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The cases from Ecuador, Guatemala, and Nicaragua highlight the concerning human rights abuses against girls in the region, including forced pregnancies and sexual abuse.    

GENEVA –  Today, Planned Parenthood Global, the Center for Reproductive Rights, Mujeres  Transformando  el Mundo Guatemala (MTM), Observatorio  en  Salud  Sexual y  Reproductiva  Guatemala (OSAR),  Surkuna  Ecuador, Fundación  Desafío  and Asociación de Mujeres Axayacatl filed a lawsuit with the United Nations Human Rights Committee (UNHRC) on behalf of four girls, survivors of sexual violence from Ecuador, Guatemala and Nicaragua.   

The cases demand accountability, justice and reparation for the  girls, and  call for the adoption and implementation of policies to protect the sexual and reproductive rights of women and girls, not only in Latin America, but around the world.  This is the first time that four cases are presented before the UNHRC with a combined strategy against different States to tackle a regional issue, and are emblematic of on-going systematic human rights abuses throughout the region, where girls are regularly subjected to sexual abuse and forced into pregnancies and motherhood against their will.  

The goal of the litigation is to make visible the health afflictions that girls suffer in highly restrictive contexts for sexual and reproductive rights. Each nation is obligated to guarantee the girls’ rights to life and health, to be able to make their own decisions regarding their bodies and path in life, and to live free of gender-based discrimination and violence.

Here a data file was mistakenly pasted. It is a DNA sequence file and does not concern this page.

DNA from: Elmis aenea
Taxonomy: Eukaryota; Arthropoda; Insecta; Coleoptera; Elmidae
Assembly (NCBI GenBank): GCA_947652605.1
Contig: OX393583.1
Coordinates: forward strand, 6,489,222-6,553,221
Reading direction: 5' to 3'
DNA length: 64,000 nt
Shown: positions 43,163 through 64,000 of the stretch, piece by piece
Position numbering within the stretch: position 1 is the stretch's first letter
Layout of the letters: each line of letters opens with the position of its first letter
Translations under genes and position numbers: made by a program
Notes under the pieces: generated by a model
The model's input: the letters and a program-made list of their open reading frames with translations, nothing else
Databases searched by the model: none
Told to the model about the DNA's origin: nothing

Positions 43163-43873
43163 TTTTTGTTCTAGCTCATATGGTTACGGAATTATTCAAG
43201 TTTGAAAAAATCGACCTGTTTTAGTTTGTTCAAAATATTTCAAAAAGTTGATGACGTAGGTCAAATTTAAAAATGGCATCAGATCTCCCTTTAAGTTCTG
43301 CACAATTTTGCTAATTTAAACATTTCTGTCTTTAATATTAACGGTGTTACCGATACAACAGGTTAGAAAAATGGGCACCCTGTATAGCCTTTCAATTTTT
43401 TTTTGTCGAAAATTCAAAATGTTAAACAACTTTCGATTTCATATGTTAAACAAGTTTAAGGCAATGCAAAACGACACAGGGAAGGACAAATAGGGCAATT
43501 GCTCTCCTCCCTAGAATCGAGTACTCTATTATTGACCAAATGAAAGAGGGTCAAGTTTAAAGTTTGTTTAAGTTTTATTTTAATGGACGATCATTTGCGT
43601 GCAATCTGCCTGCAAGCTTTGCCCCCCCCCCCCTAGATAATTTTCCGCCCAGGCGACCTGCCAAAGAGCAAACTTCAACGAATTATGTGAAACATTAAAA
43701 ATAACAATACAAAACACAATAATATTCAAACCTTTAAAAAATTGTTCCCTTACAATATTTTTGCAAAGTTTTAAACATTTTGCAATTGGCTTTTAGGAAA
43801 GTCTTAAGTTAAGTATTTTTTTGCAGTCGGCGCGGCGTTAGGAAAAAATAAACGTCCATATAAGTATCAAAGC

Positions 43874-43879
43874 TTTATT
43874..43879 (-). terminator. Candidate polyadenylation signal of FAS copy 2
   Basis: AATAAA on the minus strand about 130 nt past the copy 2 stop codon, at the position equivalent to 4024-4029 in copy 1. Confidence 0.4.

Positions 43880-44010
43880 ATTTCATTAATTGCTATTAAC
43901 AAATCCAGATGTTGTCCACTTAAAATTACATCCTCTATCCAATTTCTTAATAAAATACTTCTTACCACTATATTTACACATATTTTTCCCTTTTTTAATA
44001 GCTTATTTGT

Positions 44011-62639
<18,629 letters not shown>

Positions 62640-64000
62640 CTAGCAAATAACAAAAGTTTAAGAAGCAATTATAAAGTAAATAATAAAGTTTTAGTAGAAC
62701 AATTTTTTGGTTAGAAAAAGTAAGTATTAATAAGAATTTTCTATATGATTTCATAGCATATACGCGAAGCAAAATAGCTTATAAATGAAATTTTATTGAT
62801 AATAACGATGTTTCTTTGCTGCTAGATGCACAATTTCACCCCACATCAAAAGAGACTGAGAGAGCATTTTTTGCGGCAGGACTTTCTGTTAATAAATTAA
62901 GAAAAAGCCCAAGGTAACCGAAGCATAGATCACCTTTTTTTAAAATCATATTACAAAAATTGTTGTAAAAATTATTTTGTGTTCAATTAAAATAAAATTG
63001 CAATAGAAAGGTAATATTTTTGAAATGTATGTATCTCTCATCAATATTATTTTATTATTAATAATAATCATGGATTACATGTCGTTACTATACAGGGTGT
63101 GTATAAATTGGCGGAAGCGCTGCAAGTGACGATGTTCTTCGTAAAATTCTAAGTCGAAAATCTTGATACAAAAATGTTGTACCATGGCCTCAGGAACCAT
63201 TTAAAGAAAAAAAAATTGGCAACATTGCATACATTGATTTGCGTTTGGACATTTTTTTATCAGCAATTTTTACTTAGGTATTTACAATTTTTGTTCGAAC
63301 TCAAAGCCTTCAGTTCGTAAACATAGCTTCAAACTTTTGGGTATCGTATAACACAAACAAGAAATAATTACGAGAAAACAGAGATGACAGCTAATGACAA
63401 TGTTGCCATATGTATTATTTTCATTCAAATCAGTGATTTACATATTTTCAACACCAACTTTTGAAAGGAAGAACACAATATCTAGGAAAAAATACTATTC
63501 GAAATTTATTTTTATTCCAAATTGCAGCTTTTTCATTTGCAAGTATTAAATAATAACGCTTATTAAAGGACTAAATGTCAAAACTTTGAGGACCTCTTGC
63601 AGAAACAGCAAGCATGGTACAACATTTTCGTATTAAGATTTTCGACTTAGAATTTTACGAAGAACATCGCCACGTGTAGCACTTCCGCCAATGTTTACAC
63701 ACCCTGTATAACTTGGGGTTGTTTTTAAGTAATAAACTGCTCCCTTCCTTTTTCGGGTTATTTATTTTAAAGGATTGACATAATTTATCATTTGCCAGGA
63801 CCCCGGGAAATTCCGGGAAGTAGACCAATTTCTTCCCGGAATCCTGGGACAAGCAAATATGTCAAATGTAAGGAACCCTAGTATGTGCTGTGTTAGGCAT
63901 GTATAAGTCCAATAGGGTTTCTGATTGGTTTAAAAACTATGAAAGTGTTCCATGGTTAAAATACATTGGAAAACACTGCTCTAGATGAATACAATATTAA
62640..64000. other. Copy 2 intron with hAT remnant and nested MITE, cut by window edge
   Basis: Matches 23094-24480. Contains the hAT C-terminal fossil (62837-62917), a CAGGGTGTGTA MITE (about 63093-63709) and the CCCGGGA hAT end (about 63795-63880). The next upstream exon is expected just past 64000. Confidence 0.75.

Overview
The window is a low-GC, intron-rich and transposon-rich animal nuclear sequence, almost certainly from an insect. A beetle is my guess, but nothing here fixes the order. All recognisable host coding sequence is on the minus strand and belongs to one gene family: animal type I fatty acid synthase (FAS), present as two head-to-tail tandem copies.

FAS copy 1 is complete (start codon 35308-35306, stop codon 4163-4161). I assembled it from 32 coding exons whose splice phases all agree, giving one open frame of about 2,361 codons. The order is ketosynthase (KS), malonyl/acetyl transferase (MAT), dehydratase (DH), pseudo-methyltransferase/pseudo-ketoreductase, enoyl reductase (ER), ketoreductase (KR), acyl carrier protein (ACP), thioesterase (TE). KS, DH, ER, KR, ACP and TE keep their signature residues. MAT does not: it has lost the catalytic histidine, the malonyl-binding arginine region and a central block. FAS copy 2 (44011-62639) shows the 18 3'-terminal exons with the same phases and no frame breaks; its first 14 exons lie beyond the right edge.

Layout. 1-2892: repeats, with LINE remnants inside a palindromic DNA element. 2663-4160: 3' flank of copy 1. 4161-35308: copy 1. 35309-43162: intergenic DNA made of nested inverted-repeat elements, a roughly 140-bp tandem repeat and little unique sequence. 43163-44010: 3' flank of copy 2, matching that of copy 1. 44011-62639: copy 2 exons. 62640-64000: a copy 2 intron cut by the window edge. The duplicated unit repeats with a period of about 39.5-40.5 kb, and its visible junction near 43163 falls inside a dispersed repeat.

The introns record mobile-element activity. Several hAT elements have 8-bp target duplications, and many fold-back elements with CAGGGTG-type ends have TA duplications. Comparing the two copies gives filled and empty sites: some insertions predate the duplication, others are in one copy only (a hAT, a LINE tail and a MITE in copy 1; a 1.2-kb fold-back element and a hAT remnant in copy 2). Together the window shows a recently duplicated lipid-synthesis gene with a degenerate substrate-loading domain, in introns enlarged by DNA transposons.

“The failure of States to guarantee reproductive rights is a clear violation of human rights,” said Nancy Northup, President and CEO at the Center for Reproductive Rights. “Systemic sexual violence paired with minimal access to sexual and reproductive health services means that women and girls  in Latin America and the Caribbean are frequently forced to carry unwanted pregnancies to term.”     

“The  Center  is  committed to using the power of law to ensure that women and girls, not only in Latin America, but all around the world, are guaranteed access to sexual and reproductive health rights and services,” added  Northup.  

Dr. Leana Wen, President and CEO of Planned Parenthood Global and Planned Parenthood  Federation of America,  said that “today, we are reaffirming that reproductive health care is a human right for all, no matter who you are or where you live. Too many young girls in Latin America and around the world have been put in situations that threaten their rights and put their lives at risk because they are not able to access abortion care. As a physician, I know forcing young girls to continue a pregnancy no matter their circumstances or wants, is not only cruel, but will have devastating impacts for them, their families, and their communities. We at Planned Parenthood are proud to stand with partners and say ‘son niñas, no madres,’ and urge nations to take action to address this issue and protect the health and rights of all young girls.”